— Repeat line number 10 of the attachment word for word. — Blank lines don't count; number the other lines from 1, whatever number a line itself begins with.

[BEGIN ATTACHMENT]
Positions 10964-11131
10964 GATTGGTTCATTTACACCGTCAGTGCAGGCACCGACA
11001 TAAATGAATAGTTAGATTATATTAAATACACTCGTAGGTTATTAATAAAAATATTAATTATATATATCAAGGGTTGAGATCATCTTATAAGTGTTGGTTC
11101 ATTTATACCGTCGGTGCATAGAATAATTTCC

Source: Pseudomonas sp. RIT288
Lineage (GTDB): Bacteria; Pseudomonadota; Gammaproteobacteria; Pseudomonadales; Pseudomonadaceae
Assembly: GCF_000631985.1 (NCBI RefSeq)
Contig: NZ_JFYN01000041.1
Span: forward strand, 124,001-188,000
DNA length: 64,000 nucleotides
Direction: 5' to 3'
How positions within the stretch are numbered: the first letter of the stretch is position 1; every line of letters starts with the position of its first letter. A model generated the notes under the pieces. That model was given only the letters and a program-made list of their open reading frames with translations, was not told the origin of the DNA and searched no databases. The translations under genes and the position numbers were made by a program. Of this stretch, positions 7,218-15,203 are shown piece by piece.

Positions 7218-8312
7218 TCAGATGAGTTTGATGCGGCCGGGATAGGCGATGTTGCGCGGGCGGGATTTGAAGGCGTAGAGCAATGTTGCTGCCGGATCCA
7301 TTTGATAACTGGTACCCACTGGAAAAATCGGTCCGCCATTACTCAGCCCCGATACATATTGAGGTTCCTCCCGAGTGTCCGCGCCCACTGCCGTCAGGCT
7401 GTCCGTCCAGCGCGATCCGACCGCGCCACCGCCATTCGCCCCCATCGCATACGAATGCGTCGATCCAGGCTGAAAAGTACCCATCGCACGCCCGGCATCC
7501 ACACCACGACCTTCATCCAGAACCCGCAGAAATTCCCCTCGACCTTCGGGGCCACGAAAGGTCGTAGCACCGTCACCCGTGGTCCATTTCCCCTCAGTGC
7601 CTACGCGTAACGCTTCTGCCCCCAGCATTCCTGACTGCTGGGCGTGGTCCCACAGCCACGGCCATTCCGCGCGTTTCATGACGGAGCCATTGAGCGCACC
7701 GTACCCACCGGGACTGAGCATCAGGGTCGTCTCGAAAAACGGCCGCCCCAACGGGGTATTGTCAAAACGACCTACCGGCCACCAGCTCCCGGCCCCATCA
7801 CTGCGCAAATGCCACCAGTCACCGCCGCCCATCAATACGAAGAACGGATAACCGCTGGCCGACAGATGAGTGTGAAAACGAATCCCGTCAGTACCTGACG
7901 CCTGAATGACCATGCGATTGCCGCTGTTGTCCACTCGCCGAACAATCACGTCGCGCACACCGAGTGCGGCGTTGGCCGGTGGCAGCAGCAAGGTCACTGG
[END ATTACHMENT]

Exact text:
DNA length: 64,000 nucleotides